Aquaponics: a teenager’s passion grows into a business

A Pretoria-based teenager is running a successful aquaponics farm, and doing so with expertise and foresight.

Aquaponics: a teenager’s passion grows into a business
Rikalize Reinecke at work on her aquaponics farm. Note the different methods of plant propagation.
Photo: Nicholas James

In 2012, when Rikalize Reinecke was only 12 years old, she persuaded her father to let her attend a training course in aquaponics.

In due course, this led to the establishment of La Pieus Aquaponics near Roodeplaat, Pretoria. There are relatively few women in fish culture circles in South Africa, let alone teenagers.

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La Pieus has a number of tunnel systems and both fish and plants are grown and sold. Rikalize breeds a red strain of Mozambique tilapia (Oreochromis mossambicus), stocking round plastic and corrugated tanks with fingerlings and feeding them until they reach 400g.

These are then sold to various outlets and restaurants in the local area. The actual fish production is relatively modest, as the main focus is on the plants, which use the fish waste as nutrients for growth.

Rikalize grows lettuce, herbs, strawberries and vegetables without soil in two ways: in gravel beds, and with their roots suspended in the nutrient-rich water (see picture above). No pesticides or fertilisers are used, and the product is effectively organic.

The nutrients circulate through the plant culture systems, which extract nitrates from the water in much the same way as a traditional bio-filter would.

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The gravel-filled tubs operate on a bell-siphon flow system that periodically fills and empties them, allowing for transfer of both nutrients and oxygen to the plant roots.

Other plants are set in floating polystyrene rafts that float on the water with their roots extracting the nutrients.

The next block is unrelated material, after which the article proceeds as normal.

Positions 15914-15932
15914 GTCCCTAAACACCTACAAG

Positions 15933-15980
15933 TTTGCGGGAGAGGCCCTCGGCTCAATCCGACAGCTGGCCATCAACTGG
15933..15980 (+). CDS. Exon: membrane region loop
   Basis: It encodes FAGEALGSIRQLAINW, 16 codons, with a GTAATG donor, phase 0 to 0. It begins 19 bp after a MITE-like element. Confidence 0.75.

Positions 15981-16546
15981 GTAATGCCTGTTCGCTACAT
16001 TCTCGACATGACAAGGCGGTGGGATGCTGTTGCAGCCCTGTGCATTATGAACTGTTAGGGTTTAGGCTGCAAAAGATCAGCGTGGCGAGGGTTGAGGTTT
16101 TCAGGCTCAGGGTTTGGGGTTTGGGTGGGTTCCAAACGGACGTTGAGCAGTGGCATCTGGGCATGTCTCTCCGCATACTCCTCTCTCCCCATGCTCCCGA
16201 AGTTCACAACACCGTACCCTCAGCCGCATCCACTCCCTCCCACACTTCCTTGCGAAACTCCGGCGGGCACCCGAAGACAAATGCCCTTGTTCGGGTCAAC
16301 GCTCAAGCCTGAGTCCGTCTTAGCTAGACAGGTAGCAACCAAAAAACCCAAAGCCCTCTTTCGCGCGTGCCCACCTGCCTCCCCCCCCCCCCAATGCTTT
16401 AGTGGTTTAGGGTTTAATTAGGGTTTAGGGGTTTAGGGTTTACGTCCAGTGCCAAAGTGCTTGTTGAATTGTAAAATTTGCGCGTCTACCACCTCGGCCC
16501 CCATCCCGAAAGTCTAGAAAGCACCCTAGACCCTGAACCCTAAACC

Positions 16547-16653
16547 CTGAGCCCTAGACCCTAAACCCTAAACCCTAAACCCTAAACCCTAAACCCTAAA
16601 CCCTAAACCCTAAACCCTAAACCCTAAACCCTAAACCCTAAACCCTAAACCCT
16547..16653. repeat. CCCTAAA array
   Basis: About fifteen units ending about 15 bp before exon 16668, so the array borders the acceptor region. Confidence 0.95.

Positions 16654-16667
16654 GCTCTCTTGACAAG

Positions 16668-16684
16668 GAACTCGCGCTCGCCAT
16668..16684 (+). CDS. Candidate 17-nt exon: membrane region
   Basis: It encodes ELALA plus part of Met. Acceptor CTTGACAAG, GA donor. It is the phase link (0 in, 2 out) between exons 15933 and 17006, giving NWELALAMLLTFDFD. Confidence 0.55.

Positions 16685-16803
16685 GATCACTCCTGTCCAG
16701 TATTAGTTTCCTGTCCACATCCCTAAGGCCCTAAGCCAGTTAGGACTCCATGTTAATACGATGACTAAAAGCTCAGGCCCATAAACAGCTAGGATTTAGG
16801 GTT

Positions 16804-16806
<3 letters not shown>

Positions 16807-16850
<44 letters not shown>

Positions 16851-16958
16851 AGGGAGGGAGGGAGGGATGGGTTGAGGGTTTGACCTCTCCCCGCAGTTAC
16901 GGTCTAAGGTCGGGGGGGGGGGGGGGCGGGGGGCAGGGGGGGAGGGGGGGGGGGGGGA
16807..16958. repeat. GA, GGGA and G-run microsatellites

One of the disadvantages of a traditional aquaponics system is the cooling effect that water circulation has on water temperature. This slows down fish growth, as tilapia are tropical species that grow optimally at a constant temperature of about 28˚C.

The problem is exacerbated by the already slow growth potential of O. mossambicus; this species takes 14 months to reach 500g, whereas Nile tilapia (O. niloticus) takes just nine months.

For this reason, Rikalize is currently applying for a permit to use O. niloticus.

She is also planning an improvement to the system on the farm: only the heavy sediment-laden water will be used for plant growing, while biological filtration will be installed for the fish-culture system. The water used for the fish will therefore not pass through the gravel beds.

The nutrient-laden water, on the other hand, will then be circulated through the plant culture systems via a sump and header tank, but not returned to the fish.

Rikalize’s father, Danie, specialises in electronic security systems as a profession, and all systems on the farm are monitored by CCTV, which connects to Rikalize’s cellphone.

Thus, while away at school (she is a weekly boarder), she can keep track of all aspects of the system at any time and ensure that the pumps are running, the fish are being fed and all is well.

There are not many young people who do that on their cellphones!